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Cyclone devastation in Fiji latest sign of worrying trend in Pacific Islands

building destroyed by Cyclone Winston, Fiji

Building flattened by Cyclone Winston in Ra province, Fiji. The storm, which hit the island on February 20, is the strongest cyclone ever recorded in the Southern Hemisphere. (© Conservation International/photo by Bridget Kennedy)

A week ago, Tropical Cyclone Winston smashed into Fiji with ferocious force. By the time it reached the island’s shores, the storm had escalated into a Category 5 event, with gusts of wind reaching 325 kilometers (200 miles) per hour. It was the strongest cyclone ever recorded in the Southern Hemisphere.

The extent of the devastation across Fiji is astonishing. The death toll has reached 43 people and is expected to rise. The winds demolished farms and collapsed buildings, folded concrete electric poles, twisted palm trees and scattered metallic debris across the countryside. The Fijian government has declared a 30-day state of emergency, as electricity and cell phone coverage is slowly restored and debris is piled along the roadside. According to UNICEF’s latest report, roughly 39,000 people continue to be sheltered in evacuation centers.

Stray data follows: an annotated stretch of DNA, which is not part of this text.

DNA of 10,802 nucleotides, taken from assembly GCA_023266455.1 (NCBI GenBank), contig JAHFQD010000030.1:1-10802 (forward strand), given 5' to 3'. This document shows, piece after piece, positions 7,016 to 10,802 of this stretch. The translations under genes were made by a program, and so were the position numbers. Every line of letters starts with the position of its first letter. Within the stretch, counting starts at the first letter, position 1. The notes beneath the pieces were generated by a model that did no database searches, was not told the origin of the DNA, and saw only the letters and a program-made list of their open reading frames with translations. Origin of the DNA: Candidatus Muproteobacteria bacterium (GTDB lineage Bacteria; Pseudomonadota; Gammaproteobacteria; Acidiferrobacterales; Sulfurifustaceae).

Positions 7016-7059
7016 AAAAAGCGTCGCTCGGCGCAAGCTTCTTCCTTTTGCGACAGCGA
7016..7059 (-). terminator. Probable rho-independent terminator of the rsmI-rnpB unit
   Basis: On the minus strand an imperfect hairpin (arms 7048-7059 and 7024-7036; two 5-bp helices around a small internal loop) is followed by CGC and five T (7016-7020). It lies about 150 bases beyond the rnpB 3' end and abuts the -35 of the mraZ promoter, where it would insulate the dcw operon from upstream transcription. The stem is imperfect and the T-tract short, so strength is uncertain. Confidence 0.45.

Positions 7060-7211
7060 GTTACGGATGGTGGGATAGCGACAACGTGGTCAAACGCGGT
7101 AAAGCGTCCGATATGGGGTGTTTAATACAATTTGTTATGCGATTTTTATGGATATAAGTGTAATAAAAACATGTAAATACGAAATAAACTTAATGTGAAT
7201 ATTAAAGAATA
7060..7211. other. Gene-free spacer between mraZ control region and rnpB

As I’ve taken in the scale of the damage and watched communities begin the long process of rebuilding, the importance of protecting and restoring healthy ecosystems to bolster and defend vulnerable coastal communities against increasingly hostile weather — in Fiji, across the Pacific and around the globe — has never been clearer.

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Tourism, traditions combine in fight to save a threatened forest

Dino Cabrera Mestanza in Tingana, Peru

Dino Cabrera Mestanza, a 24-year-old son of an organic coffee farmer who was raised in Tingana, Peru and now works as a consultant for CI’s BioCuencas project. He is using his university degree in environmental engineering to help his hometown restore their flooded forest. (© Adrian Portugal)

Editor’s note: Deep in the Peruvian Amazon, a remote, flooded forest supports a menagerie of life and livelihoods — but faces increasing incursions from farmland and fertilizers that threaten the vitality of this unique wetland. In this piece, Paulina Jenney gives an inside look at how a small community took charge as caretakers of the nature around them.

The journey to the world’s highest flooded forest begins on a winding dirt road out of the city of Moyobamba, Peru. About an hour’s drive down the road, there is a small dock, where visitors climb into a long, wooden boat called a pekepeke, named for the noise the motor makes.